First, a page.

Can Psoriasis be treated?

While psoriasis cannot be cured,there are targeted treatments that show good promise. These treatments target the particular pathway in the immune system which is worsening the disease.

"While in earlier days, we could clear only about 20% of the skin, now we are getting 100% clearance rate which directly translates into suppression of immune imbalance. Immune system is also being restored to normal and it is becoming possible to prevent comorbidities like cardiac problems," says Dr Rajagopalan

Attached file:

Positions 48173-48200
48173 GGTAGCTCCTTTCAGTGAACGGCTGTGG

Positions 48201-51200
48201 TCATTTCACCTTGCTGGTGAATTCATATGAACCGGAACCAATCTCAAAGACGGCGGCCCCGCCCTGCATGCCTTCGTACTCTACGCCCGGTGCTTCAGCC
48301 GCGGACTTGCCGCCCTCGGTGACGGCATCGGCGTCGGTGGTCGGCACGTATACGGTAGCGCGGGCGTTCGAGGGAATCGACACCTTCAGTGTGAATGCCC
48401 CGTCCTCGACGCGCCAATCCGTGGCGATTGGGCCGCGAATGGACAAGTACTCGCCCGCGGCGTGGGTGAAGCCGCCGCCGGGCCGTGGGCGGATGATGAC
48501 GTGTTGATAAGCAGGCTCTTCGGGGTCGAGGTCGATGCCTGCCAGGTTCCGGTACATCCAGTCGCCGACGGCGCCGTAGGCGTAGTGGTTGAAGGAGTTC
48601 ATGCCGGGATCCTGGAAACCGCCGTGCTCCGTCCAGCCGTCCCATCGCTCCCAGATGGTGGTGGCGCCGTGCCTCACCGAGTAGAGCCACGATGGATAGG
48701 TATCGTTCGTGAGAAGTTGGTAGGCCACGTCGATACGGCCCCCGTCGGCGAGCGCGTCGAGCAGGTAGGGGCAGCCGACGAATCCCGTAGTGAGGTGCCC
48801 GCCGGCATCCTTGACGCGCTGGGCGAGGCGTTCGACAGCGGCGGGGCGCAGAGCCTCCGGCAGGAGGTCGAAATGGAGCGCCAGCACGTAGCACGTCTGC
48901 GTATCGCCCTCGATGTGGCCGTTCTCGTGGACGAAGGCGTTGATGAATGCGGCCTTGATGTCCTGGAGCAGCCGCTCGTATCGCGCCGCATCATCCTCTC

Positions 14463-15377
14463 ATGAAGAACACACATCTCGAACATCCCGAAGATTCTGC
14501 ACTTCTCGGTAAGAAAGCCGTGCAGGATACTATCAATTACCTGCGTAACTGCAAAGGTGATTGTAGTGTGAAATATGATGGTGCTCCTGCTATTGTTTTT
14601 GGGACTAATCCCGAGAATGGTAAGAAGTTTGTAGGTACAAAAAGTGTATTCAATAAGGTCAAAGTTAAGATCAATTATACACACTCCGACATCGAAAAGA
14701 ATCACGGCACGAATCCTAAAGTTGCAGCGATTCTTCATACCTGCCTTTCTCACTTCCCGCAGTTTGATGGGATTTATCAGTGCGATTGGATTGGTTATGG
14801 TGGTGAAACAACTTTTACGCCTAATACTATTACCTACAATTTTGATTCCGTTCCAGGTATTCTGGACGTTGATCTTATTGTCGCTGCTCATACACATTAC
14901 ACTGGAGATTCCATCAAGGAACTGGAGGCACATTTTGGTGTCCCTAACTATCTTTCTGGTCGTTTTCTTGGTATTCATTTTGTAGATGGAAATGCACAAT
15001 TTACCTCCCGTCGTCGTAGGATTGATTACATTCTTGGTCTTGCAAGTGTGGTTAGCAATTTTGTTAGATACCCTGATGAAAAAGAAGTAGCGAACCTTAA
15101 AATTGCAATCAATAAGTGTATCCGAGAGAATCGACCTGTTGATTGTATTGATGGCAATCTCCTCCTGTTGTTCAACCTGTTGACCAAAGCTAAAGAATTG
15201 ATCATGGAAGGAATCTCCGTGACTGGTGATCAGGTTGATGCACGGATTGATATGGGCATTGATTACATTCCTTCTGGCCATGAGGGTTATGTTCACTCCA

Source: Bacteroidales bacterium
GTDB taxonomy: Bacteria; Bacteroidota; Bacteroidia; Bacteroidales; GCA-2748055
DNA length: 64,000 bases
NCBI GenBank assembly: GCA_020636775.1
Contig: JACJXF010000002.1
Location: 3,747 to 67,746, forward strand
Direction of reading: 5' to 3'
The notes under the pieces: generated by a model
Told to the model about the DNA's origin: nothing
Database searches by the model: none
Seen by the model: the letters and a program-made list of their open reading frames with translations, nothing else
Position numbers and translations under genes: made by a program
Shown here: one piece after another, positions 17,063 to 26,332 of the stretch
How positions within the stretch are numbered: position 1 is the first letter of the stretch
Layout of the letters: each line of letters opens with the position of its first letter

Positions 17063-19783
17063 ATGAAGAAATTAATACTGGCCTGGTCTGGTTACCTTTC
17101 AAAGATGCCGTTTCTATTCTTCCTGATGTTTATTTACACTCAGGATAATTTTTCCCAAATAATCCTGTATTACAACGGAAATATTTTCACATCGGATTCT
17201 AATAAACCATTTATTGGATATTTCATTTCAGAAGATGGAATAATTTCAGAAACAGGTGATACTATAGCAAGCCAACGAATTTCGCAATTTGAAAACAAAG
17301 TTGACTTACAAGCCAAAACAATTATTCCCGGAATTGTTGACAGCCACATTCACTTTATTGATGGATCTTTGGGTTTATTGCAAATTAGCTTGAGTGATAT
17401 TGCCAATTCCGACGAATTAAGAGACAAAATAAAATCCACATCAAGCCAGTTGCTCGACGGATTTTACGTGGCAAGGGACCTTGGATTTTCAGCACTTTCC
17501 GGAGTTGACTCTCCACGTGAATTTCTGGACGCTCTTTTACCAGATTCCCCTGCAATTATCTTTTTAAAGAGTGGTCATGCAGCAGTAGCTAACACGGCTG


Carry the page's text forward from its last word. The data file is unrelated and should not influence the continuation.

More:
"So it's not like old days when one either had to apply cream or get covered with tar from head to toe, taking off all clothes and stand in sunlight," adds the doctor.

Can a cure to psoriasis be found in future?

"Now we are looking at what are the biomarkers. These are the mediators in the blood or skin or tests that we can do to find out which pathway is more prominent and target it in a particular patient. You can predict response to a particular drug, safety, toxicity etc. That's the way research is going on. Four years down the line, they will also go into genetics that what is stimulating the immune system to misbehave and probably modify that so that you get a permanent cure. We are slowly going towards a cure for psoriasis," concludes Dr Rajagopalan.